Well, Rita came through.  For a time, it looked like it was going to hit home here in Houston.  We were lucky and dodged the bullet.  Folks in East Texas and Southwest Louisiana ... not so lucky.  Yes, I evacuated.  Didn't want to take any chances.  However, I didn't spend 20+ hours on the road ... we were going to leave Thursday afternoon, but came back after getting caught in the traffic ... this was even on the back roads.  So, we left early Friday morning and didn't hit traffic on US 290 until Chappell Hill.  Rather than fight the traffic, we went down a bunch of back roads, including some gravel roads and some with no painted lines.  How did we do this?  Well, first, I have a DC-AC Power Inverter from my friendly neighborhood Radio Shack, so I could run my laptop all day long.  Second, I also have Microsoft Streets & Trips with GPS Locator.  So ... between the two, we were able to map a route through back roads to Austin and saw NO TRAFFIC.  Not only that, we also were able to get gas along the way.  This is definitely the way to do it.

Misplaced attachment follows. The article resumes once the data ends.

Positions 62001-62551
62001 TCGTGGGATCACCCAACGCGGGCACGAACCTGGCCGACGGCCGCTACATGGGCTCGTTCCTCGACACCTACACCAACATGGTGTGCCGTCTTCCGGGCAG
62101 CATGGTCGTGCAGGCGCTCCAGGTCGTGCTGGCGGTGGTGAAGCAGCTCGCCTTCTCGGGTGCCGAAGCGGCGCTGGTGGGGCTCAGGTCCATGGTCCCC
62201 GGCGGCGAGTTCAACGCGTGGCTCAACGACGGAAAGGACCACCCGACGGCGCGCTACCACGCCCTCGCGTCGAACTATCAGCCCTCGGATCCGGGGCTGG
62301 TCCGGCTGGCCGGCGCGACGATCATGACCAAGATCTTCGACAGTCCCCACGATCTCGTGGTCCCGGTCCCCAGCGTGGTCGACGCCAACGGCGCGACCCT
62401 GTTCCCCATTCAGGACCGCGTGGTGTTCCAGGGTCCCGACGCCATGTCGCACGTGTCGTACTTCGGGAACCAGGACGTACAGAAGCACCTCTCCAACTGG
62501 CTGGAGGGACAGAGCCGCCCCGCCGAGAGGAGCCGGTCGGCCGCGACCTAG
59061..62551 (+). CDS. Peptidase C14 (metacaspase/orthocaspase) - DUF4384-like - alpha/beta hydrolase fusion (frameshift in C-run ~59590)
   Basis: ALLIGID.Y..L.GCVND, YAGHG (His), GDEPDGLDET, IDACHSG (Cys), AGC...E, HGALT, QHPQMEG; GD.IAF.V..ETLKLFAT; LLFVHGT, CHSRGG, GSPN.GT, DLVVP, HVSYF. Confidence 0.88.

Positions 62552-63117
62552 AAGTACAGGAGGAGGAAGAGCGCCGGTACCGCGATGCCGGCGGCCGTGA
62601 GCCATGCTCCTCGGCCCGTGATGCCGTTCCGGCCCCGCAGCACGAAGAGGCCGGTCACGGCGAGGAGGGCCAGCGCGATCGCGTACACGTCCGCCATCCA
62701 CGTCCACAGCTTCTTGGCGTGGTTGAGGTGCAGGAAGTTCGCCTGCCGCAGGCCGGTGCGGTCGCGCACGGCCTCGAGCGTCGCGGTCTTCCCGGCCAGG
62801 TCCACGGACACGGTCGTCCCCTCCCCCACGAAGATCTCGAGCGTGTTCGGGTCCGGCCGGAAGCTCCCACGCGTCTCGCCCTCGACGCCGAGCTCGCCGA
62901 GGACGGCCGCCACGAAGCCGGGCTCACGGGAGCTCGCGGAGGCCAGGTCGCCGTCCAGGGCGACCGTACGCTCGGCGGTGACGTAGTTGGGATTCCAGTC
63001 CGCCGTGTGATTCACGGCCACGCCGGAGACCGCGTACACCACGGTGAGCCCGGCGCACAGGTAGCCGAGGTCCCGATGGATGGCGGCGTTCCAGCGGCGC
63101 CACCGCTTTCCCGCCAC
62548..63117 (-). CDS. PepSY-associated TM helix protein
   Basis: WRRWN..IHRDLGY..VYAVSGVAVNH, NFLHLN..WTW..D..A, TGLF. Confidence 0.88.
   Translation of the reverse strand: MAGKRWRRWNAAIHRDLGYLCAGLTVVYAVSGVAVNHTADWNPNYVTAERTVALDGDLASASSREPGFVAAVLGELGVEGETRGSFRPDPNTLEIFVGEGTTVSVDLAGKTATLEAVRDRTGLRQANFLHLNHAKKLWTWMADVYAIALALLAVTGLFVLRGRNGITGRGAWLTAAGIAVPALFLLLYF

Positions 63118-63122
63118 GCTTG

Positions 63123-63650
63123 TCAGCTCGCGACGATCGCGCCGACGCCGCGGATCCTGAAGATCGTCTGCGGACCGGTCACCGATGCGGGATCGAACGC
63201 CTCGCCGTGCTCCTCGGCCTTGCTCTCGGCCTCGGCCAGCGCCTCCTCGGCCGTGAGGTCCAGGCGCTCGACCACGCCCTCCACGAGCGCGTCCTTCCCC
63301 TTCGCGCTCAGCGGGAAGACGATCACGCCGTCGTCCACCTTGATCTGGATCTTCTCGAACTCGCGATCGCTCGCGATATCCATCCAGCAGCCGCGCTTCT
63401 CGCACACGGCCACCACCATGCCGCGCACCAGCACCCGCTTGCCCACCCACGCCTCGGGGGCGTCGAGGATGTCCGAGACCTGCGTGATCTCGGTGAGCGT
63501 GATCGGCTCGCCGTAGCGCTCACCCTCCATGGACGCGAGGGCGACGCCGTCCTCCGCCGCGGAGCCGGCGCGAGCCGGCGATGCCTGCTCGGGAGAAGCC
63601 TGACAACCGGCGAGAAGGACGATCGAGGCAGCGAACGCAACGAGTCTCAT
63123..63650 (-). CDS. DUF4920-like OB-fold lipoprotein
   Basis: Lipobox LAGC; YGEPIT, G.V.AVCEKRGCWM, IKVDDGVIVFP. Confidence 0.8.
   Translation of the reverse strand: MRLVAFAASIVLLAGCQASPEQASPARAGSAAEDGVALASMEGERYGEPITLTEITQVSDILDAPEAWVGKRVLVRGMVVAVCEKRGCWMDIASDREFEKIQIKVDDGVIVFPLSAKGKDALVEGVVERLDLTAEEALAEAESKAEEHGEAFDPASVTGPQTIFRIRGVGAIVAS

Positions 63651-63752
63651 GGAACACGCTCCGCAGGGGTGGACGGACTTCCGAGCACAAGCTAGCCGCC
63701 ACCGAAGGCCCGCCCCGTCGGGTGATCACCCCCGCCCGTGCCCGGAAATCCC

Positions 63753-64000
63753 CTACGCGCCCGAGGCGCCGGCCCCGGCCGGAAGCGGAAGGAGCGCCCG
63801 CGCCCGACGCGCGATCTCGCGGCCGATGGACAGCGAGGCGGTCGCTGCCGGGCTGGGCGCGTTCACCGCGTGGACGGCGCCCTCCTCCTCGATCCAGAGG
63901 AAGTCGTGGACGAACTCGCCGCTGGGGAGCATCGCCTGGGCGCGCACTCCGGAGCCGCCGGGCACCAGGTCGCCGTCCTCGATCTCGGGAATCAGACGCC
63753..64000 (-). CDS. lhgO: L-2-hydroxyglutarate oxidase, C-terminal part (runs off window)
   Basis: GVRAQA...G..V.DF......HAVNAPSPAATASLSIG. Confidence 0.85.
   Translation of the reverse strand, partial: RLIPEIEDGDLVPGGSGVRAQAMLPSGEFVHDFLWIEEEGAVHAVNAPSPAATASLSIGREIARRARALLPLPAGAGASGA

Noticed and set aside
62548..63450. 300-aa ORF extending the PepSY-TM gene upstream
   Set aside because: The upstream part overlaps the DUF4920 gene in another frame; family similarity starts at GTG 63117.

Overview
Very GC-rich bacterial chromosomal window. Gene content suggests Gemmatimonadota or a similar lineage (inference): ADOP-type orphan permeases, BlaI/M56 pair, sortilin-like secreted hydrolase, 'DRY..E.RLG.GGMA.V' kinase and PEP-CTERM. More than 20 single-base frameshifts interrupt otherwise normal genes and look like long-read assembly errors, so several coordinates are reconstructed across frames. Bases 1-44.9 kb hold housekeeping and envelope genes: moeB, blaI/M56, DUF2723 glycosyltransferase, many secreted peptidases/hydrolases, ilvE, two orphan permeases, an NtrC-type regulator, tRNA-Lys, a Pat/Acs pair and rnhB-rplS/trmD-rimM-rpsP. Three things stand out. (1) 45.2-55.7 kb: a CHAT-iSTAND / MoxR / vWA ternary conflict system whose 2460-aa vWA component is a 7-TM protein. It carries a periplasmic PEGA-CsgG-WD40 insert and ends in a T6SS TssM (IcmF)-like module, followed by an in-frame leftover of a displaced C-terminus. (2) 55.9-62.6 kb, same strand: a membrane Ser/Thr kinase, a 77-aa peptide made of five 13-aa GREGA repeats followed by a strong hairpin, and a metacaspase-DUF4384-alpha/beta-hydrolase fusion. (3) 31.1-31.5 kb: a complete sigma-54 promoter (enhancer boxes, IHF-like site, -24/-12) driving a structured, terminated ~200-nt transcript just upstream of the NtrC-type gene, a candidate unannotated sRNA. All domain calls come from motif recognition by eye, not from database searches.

So ... I wound up in KatrinaSafe.  Ironic though it may seem, Microsoft was using this to track their own employees that evacuated.  The team currently working on it has updated the software and database to support multiple evacuation events ... so relief workers and evacuees can use one tool, one web site, to handle all evacuees, regardless of the event.  It's also been adopted as the official solution for the American Red Cross.  It's good to know that the work that we did isn't going to end with Katrina ... but will be used in the time to come to track evacuees and continue to bring families together.  Certainly, we had this in mind when we created the site and applications.